Students pursuing teacher certification are eligible for the Illinois Future Teacher Corps Program. Both scholastic merit and financial need are factors in calculating a student’s award. The President’s Scholarship awards talented or financially needy students grant money from a fund sponsored by college employees. With all grant or scholarship programs, early application is critical in securing funds.
A commuter campus, Truman College does not offer campus housing. Most students grow up in or near Chicago, with only a small percentage moving from out of state in order to attend. The student body is composed of both first-time college students fresh out of high school and mature adults looking to advance or change their careers.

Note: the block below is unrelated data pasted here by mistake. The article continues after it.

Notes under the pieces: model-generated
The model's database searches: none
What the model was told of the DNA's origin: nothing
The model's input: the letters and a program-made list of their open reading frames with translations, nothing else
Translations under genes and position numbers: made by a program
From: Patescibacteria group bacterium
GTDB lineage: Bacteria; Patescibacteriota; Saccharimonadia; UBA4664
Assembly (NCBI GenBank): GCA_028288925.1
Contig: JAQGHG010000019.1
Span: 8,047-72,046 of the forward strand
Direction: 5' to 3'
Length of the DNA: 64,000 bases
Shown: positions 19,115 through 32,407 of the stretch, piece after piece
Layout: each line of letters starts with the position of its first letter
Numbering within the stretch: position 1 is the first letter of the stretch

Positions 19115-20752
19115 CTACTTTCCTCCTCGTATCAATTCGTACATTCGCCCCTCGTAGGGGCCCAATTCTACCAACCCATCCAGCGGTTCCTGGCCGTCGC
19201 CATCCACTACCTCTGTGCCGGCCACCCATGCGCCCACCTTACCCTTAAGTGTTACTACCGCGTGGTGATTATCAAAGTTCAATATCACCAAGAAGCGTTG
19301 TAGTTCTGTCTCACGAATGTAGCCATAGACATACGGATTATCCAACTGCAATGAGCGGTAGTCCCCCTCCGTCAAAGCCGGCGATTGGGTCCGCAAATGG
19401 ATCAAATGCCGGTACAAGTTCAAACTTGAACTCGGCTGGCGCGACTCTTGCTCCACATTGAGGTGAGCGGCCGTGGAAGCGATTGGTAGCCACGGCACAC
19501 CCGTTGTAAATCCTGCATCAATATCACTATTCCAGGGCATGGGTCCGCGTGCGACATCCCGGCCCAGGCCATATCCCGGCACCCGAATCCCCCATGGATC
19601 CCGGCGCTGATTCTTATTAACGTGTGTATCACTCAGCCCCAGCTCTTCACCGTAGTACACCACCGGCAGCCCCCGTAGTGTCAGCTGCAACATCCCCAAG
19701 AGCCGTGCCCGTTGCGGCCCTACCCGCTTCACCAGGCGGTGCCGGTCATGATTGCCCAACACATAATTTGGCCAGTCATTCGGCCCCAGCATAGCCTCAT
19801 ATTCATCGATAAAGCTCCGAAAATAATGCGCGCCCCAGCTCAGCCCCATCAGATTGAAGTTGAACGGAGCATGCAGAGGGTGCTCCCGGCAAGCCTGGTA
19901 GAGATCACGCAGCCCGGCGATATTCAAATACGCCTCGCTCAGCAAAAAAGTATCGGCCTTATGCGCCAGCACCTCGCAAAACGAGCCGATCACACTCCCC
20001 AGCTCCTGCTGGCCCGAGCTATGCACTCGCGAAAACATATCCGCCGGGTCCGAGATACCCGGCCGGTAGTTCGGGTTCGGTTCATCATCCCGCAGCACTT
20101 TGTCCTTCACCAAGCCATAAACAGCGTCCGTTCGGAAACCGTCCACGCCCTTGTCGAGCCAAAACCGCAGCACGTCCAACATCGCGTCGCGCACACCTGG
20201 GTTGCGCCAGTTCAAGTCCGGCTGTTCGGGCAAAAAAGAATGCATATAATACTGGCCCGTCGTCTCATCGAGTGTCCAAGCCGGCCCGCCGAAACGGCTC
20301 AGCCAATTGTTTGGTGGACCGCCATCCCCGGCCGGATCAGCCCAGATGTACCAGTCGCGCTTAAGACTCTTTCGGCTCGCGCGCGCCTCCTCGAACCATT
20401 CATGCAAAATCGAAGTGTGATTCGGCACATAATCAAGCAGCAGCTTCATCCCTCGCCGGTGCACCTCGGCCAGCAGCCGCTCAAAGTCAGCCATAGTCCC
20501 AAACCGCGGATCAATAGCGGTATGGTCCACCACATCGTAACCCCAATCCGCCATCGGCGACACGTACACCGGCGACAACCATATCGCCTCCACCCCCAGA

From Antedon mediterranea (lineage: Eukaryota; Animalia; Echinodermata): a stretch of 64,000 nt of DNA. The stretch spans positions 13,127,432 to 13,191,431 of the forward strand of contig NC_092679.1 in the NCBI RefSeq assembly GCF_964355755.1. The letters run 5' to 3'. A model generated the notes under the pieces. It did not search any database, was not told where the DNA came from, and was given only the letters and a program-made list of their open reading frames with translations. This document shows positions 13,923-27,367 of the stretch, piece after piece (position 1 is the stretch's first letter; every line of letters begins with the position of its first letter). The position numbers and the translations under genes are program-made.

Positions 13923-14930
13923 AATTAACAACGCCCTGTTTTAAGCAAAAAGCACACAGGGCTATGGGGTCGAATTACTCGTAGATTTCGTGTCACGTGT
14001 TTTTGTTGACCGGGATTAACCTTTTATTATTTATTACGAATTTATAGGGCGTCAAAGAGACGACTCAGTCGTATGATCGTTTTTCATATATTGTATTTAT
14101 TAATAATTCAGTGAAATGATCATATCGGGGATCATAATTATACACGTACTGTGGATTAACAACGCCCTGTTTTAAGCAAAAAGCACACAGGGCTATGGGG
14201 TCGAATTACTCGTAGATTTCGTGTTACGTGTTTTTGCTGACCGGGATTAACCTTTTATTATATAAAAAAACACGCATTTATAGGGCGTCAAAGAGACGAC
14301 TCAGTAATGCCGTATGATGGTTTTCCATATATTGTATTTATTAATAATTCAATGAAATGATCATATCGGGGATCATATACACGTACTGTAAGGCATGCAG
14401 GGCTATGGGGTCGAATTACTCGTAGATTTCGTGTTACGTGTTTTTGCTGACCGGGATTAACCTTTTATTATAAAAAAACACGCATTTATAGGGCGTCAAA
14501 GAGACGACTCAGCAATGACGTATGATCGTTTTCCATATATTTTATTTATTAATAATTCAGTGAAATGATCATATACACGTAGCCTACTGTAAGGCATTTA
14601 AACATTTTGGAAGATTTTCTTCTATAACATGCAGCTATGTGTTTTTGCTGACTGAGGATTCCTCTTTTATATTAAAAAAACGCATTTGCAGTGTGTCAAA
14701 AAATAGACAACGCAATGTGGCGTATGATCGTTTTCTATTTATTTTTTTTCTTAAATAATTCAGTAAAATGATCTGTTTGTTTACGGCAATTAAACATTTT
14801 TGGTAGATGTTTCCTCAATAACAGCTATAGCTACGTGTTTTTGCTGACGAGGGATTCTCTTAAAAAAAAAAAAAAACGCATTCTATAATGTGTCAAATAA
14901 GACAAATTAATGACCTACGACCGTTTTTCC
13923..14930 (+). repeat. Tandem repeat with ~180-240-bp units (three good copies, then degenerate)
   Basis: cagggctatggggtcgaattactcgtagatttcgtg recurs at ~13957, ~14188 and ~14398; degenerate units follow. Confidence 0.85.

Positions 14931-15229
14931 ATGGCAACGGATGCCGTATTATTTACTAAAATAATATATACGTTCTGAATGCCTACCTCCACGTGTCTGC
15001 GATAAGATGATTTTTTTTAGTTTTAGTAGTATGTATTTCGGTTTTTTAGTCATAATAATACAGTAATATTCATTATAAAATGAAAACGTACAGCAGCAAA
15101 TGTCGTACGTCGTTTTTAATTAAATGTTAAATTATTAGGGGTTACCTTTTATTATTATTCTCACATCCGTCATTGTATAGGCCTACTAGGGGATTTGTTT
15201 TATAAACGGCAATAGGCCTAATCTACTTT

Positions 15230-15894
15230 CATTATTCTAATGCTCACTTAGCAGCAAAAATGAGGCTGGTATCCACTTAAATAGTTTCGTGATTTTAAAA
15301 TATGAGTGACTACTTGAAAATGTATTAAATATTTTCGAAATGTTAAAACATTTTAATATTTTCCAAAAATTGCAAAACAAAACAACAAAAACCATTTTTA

A whole host of free and beneficial services are at the disposal of every student. The Disability Services Center helps physically or mentally challenged students find success in college and, later, in the world of work. A tutoring center is ready to assist struggling students in over a dozen subject areas. For students with young children, the Child Development Lab School provides weekly or per-day childcare at a discounted rate.
Student Enrollment Demographics
More than 1,000 part-time and full-time faculty members teach courses every semester. Slightly more than half of these are women, and another 55 percent represent minority groups.